Nitish Kumar’s Bihar

Nitish Kumar, the engineer chief minister of the bottom position holder state, Bihar completed one year in office. In last week, I came across two of his interviews that appeared in ‘The Indian Express’ and ‘The Hindu Businessline’.

Except for some claims on investment proposals for sugar factories, there is nothing exhilarating but for a very genuine hope about the state’s future. ‘Bihar has to become a developed state by 2015 to be in tune with the President’s Vision 2020.’ However, Nitish though engineer by qualification never came out, what he and his government will do in less than four years to make the people of the state feel confident to look for better Bihar by 2020.

I shall like to only remind engineer in Nitish Kumar that today with technologies available there are hardly any projects that can’t be completed in 3-4 years. You require only a steely will power. Chief Minister’s putting10-12 hours at work can only set example, but for the implementation of the projects taken in hand, he will have to select his executing team, delegate, and monitor the completion within the timeframe.
Nitish Kumar will have to prioritize, decide on some10 major projects, and see that they get completed. As otherwise, the remarks ‘There are so many things to do; we are fighting on many fronts’ and then ‘After all, the mineral-rich districts of the erstwhile Bihar State have gone to Jharkhand,’ reflect indecisiveness and perhaps frustration. Again, Nitish Kumar must be innovative on his offerings to the investors to attract them towards Bihar, as all the states of India are competing in providing more and more allurements to industrialists.

As it appears, Engineer Nitish Kumar has given up easily on the state owned and private industrial complexes including one at Dalmianagar. He could have appointed at least some reputed consultants such as Mc Kinsey or Booz, Allen, Hamilton, or Boston Consulting for helping Bihar in preparing a roadmap for prospective industrial revival of Bihar. It would have been an expenditure made with a purpose. The chief minister must aggressively attempt for fast-track development instead of just giving up apparent when he says, ‘I don’t think we can do anything about its revival right now.’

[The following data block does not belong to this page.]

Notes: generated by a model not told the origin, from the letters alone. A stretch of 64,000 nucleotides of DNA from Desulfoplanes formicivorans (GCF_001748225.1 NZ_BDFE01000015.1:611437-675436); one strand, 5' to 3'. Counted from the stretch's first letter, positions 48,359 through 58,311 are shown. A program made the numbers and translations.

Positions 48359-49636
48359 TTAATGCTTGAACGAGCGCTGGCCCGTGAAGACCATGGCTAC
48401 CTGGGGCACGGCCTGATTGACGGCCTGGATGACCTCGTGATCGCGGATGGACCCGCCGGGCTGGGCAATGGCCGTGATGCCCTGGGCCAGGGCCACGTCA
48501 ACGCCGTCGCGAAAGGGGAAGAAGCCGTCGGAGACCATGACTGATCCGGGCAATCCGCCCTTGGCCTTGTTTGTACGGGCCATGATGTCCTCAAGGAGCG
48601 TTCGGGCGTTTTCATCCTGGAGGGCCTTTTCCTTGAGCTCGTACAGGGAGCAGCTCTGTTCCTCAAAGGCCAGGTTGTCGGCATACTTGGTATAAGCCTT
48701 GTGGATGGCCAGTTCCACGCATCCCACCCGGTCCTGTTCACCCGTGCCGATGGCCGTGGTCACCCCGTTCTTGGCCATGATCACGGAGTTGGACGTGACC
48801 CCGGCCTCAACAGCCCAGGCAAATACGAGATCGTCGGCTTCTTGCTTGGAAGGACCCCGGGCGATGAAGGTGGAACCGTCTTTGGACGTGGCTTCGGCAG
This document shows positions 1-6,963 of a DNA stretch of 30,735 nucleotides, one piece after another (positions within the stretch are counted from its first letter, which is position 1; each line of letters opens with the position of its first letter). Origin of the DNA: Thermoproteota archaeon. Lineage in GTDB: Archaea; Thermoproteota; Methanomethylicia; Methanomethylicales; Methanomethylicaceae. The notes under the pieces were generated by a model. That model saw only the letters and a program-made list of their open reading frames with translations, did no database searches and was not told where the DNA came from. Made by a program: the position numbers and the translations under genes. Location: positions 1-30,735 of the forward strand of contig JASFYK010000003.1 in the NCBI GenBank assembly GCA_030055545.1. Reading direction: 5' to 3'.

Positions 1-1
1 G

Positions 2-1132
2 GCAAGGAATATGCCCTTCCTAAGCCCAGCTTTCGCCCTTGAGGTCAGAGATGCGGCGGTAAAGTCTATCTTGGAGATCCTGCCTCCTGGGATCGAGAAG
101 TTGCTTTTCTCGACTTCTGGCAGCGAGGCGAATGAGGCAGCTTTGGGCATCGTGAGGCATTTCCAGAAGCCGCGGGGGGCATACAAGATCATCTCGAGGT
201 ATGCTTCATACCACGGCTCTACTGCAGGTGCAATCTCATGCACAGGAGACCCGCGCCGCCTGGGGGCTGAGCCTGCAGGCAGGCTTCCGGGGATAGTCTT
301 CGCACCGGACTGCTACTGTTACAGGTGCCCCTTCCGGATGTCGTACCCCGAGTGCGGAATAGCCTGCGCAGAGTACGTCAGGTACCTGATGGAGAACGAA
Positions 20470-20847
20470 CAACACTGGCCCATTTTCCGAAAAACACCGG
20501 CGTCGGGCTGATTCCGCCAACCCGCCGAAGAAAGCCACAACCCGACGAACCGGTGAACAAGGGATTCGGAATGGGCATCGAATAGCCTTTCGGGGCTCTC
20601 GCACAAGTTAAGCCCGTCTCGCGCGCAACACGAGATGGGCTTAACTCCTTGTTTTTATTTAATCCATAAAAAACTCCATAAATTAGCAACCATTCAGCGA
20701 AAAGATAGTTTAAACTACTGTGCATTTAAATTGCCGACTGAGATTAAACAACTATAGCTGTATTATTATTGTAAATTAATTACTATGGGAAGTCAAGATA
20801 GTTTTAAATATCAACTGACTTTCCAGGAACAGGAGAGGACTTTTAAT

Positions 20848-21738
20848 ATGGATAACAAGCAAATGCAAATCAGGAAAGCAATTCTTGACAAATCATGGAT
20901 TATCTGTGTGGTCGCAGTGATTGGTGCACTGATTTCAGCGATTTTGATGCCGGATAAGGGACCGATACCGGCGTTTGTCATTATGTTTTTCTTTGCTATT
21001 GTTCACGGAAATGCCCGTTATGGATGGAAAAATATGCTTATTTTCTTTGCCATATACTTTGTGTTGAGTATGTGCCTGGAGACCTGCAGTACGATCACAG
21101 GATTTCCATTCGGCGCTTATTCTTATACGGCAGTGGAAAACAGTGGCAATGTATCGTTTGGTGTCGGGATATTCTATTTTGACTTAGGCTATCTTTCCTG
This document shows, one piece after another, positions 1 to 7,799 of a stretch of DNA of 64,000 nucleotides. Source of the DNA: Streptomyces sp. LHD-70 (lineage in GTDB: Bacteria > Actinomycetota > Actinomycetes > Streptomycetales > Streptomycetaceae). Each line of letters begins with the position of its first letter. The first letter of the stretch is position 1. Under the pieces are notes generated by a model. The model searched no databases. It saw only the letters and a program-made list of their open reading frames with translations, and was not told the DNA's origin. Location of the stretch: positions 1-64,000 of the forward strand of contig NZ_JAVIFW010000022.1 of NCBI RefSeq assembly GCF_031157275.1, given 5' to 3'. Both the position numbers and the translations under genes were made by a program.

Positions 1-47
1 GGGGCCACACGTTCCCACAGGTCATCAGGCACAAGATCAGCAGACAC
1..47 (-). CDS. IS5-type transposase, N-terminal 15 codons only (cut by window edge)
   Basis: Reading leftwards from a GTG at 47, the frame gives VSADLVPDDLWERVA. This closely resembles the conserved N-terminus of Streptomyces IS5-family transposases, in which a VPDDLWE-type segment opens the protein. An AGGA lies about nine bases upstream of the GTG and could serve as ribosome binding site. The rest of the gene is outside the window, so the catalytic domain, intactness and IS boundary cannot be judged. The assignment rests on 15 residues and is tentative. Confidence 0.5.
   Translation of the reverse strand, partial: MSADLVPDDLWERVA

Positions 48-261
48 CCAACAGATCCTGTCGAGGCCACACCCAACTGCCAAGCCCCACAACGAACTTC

His idea of a land bank with a corpus of Rs 200 crore is an excellent approach direction of land acquisition for industrial units of interest. And I wish Nitish Kumar could get the 61 proposals (for setting up various industrial units totaling an investment of Rs 26,000 crore that his government has cleared) get completed in 3-4 years as promised.

Bihar has many strengths of its own. Its huge tourism potentials for Hindus (Gaya), Buddhists (Buddha Gaya), Jains (Vaisali), Sikhs (Patna Sahib), and Muslims (Phulwarisarif) itself can boost the state’s economy tremendously, if it is exploited with a businesslike approach. Nalanda International University can bring in $1 billion or more if one works seriously and a permanent prestige for the state. Unique traditional textile related products from Madhubani and Bhagalpur are other prospective employment providing strengths of Bihar. In food processing industry based on cereals, vegetables, and fruits, Bihar can always compete with any other state. Bihar has manufacturing potentials in leather goods and pharmaceuticals with plenty of raw materials available in the state.

But the biggest asset of Bihar is its manpower. Why should they be considered only for menial work of the nation? Let the state invest in establishing trade schools, and other professional educational facilities by encouraging established educational trusts and philanthropist business houses. It hardly matters if the young men after education migrate to other cities in India or to Middle east. It will help state in long run as it has happened in Southern states. If Premji Fondation can assist Rajasthan, if Intel, Microsoft, and IBM can help other states, why can’t they be allured to help Bihar in education? Can’t every district headquarter of Bihar have DPS or Kothari International or other reputed educational academies? Why should the chief minister be so dependent on the center for secondary education?

It is unfortunate that neither the journalists raised question nor the CM mentioned anything about the potential of knowledge sector, BPO when a huge lot of technocrats from Bihar are serving the sector. The sector is not very capital intensive also. Bihar produces students in abundance with excellent academic records. Bihar can have BPO in legal, medical, and education areas. The CM is to get his engineering colleges in top gear and encourage bringing in some finishing institutes for fluency in English.

I shall agree to Nitish Kumar’s remark, ‘Others, preferably independent people should rate me.’ I wish the journalists such as Shekhar Gupta, who are familiar with Bihar, would have made some independent research on the progress made in Bihar in last one year and published their findings instead of these interviews.

Finally, I found the fire missing in the CM in these interviews that is a must for the development of the state that was made to sleep for three decades.

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